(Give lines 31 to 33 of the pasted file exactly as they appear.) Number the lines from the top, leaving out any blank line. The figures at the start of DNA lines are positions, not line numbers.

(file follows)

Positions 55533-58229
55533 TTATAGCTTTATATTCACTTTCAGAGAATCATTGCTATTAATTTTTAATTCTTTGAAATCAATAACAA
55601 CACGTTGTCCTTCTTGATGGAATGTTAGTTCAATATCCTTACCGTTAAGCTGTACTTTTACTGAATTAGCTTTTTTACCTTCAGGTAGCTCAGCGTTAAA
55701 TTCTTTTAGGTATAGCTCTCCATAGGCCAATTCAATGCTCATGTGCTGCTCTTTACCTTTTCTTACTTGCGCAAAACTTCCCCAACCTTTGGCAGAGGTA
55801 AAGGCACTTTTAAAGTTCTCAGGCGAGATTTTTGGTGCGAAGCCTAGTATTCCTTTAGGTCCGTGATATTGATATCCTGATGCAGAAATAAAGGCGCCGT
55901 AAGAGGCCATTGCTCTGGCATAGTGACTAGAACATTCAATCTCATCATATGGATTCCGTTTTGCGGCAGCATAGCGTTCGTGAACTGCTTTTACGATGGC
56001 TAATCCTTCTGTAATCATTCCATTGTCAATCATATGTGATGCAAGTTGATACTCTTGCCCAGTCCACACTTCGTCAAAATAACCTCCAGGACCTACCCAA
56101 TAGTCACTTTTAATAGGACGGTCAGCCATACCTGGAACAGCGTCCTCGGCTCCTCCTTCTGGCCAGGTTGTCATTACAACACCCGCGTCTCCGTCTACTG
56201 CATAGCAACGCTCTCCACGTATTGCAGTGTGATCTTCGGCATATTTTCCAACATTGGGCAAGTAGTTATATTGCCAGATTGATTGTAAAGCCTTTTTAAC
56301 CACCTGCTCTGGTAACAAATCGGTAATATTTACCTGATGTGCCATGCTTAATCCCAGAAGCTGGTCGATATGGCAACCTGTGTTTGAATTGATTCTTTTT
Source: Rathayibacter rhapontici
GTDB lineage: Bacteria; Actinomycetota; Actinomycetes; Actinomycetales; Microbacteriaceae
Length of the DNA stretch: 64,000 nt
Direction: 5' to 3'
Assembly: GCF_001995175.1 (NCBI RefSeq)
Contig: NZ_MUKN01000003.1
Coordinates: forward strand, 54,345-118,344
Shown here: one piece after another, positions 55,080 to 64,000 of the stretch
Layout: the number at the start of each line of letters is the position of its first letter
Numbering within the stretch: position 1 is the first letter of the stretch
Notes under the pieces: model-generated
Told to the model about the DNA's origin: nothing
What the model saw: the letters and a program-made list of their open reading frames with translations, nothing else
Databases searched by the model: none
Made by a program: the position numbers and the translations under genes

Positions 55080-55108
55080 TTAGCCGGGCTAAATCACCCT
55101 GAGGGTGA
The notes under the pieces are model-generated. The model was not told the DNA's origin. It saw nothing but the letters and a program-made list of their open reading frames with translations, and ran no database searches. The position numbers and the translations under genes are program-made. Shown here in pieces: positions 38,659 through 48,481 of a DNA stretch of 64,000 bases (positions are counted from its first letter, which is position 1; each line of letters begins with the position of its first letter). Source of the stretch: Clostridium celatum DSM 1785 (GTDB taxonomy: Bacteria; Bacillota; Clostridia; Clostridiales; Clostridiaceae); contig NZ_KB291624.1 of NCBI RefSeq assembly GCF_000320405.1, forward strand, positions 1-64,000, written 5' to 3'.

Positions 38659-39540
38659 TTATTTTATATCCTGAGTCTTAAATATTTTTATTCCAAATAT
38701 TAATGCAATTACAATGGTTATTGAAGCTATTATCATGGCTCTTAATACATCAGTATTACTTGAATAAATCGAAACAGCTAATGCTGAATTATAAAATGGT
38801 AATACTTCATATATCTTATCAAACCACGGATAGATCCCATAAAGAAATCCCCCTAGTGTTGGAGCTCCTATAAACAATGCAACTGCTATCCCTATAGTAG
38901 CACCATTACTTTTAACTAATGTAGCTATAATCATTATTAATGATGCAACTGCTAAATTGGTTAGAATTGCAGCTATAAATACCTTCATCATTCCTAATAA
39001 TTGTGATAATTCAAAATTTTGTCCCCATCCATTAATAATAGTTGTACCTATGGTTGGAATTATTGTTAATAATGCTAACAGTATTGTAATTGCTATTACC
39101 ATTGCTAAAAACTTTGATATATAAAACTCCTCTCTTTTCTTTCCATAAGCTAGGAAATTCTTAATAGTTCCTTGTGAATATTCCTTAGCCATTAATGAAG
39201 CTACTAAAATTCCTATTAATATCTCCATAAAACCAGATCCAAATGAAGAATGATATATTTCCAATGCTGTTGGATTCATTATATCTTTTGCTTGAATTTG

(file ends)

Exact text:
38659 TTATTTTATATCCTGAGTCTTAAATATTTTTATTCCAAATAT
38701 TAATGCAATTACAATGGTTATTGAAGCTATTATCATGGCTCTTAATACATCAGTATTACTTGAATAAATCGAAACAGCTAATGCTGAATTATAAAATGGT
38801 AATACTTCATATATCTTATCAAACCACGGATAGATCCCATAAAGAAATCCCCCTAGTGTTGGAGCTCCTATAAACAATGCAACTGCTATCCCTATAGTAG